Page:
The second day of the Fifth Annual Brigham-Kanner Property Rights Conference commenced with a panel discussion focusing solely on Professor Ellickson’s property scholarship. The panelists included Carol M. Rose of the University of Arizona, Eduardo M. Peñalver of Cornell University, Lee Fennell of the University of Chicago, and Henry Smith of Yale Law School. The speakers together discussed the broad themes and underlying views central to Professor Ellickson’s research and publications. Among the main themes central to Professor Ellickson’s scholarship are the decentralization of property rights and a libertarian view of appropriate governmental intervention.
The second panel of the day was entitled, How Will Global Warming Change the Climate for Property Rights, and included OCA member Michael Berger from Manatt, Phelps & Phillips, LLP, and Eric Kades of William & Mary Law School. The panelists debated the effect of climate change on private property rights and the possibility that global warming may require limitations on the rights currently enjoyed by property owners. Mr. Berger argued that property rights are protected by the United States Constitution and that any statutory efforts to curtail those rights would be trumped by the Supremacy Clause. Conversely, Professor Kades described the Constitution as a living document and argued that fundamental changes to property rights would be needed to address the growing concerns over global warming.
The final panel of the 2008 Brigham-Kanner Property Rights Conference featured the two men for whom the conference was named. Toby Prince Brigham spoke on the topic of Human Nature & Property Rights and Gideon Kanner discussed Juxtaposition of Judicial Rhetoric and Judge-Made Compensability Rules – Indemnity or Kleptocracy? Mr. Brigham focused on the changes in the law of eminent domain in Florida during his years of practice and explained that property rights have been recognized for thousands of years. Mr. Brigham emphasized that, given the long history of protection of the right to own property, there is no need to reinvent the rights of the owner. He closed by stating the best method of preserving property rights is to honor the principles of the Constitution and to maintain the rights that have always been afforded by it. Gideon Kanner discussed the standards employed by the courts in determining just compensation and criticized judges who developed independent compensability rules. He reemphasized the belief that juries should determine just compensation and should do so in accordance with the governing laws, not according to the whims of the bench.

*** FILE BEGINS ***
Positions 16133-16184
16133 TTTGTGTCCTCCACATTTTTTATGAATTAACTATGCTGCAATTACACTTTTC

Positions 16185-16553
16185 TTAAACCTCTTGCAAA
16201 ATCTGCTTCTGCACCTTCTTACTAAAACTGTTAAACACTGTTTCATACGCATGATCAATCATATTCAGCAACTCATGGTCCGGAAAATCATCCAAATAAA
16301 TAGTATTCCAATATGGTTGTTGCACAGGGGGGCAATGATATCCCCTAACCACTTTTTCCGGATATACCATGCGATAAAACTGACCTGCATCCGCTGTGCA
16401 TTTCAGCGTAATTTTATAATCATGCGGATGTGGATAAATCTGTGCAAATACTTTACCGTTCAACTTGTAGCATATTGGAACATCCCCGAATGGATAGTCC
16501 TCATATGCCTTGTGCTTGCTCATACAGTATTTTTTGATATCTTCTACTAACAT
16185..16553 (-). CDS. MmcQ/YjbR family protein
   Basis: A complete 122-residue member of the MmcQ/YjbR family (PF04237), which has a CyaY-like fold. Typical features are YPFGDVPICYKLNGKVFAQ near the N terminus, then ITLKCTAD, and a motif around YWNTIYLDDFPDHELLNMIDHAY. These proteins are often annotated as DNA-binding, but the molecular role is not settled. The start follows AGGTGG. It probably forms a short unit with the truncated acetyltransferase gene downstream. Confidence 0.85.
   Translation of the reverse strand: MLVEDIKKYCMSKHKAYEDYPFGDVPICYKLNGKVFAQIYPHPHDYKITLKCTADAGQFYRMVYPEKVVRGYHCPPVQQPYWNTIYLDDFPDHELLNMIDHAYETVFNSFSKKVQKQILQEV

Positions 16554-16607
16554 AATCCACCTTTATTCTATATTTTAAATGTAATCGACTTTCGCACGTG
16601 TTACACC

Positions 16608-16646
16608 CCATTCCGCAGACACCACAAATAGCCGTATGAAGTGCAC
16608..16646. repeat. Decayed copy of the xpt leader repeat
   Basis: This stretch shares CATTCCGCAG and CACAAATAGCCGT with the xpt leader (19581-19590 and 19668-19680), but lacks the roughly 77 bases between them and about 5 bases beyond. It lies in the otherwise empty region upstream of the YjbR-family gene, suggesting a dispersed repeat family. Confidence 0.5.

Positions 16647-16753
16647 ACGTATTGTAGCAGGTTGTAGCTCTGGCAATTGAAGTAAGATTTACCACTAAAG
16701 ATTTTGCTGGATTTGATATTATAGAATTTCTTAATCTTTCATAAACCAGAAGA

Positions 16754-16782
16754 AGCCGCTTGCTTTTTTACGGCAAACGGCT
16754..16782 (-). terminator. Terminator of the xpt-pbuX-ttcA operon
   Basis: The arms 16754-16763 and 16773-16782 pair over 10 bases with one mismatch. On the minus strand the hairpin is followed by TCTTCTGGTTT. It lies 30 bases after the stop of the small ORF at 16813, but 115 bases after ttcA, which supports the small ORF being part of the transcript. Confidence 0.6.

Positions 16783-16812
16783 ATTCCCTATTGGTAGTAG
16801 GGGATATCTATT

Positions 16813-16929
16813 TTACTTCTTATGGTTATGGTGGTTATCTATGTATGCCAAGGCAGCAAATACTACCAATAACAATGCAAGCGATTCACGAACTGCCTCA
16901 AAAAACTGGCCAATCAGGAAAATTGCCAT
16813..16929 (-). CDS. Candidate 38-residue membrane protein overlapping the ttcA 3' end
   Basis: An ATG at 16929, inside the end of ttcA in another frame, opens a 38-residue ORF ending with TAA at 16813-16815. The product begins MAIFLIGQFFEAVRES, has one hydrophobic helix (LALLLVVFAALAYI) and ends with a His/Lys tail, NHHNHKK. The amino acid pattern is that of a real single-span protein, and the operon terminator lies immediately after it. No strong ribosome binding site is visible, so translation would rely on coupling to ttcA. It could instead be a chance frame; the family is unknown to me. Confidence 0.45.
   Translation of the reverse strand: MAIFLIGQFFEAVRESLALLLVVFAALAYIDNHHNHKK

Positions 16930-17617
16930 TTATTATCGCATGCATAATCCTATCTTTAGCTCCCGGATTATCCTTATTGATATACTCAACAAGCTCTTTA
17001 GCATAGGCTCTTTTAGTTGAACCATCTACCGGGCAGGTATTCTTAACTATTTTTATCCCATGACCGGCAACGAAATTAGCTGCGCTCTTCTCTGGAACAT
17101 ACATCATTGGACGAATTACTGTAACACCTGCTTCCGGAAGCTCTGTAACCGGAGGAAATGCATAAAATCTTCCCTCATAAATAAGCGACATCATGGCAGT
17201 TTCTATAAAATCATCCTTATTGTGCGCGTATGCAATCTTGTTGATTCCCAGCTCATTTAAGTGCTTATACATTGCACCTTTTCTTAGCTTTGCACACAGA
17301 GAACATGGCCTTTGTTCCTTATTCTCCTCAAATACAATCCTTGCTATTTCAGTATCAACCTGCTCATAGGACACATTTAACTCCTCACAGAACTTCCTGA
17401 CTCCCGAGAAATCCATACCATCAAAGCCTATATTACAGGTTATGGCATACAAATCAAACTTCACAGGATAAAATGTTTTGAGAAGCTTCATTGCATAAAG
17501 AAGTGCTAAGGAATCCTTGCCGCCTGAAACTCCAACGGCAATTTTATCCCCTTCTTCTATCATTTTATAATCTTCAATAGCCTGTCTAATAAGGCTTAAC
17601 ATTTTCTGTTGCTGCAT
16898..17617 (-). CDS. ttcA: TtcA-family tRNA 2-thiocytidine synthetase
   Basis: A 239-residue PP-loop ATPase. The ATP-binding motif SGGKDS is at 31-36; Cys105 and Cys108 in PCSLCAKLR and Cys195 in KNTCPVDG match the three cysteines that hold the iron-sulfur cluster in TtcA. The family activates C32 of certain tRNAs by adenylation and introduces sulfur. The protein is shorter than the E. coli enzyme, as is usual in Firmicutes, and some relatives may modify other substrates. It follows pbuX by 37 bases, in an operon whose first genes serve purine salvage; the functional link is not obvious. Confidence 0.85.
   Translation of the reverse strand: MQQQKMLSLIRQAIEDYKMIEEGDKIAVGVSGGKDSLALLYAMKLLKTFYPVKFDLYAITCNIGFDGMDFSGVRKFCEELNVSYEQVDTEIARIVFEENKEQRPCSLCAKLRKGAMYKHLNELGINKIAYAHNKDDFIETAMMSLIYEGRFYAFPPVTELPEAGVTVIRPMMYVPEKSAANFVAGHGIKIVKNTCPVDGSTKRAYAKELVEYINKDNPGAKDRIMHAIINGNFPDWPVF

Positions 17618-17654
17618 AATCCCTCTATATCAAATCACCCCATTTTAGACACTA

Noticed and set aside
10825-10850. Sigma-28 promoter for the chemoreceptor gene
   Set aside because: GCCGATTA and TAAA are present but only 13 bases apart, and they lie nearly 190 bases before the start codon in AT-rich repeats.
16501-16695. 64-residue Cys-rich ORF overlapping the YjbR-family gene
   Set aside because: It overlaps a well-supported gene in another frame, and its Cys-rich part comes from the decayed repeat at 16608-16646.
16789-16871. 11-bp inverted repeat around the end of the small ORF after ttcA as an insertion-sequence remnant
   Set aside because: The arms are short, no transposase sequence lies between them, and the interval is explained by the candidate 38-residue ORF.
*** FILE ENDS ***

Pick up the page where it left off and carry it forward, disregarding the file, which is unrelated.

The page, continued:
The 2008 Brigham-Kanner Property Rights Conference was video recorded and can be purchased by contacting Mary Beth Dalton (firstname.lastname@example.org) at the College of William & Mary’s Law School or to order online click here.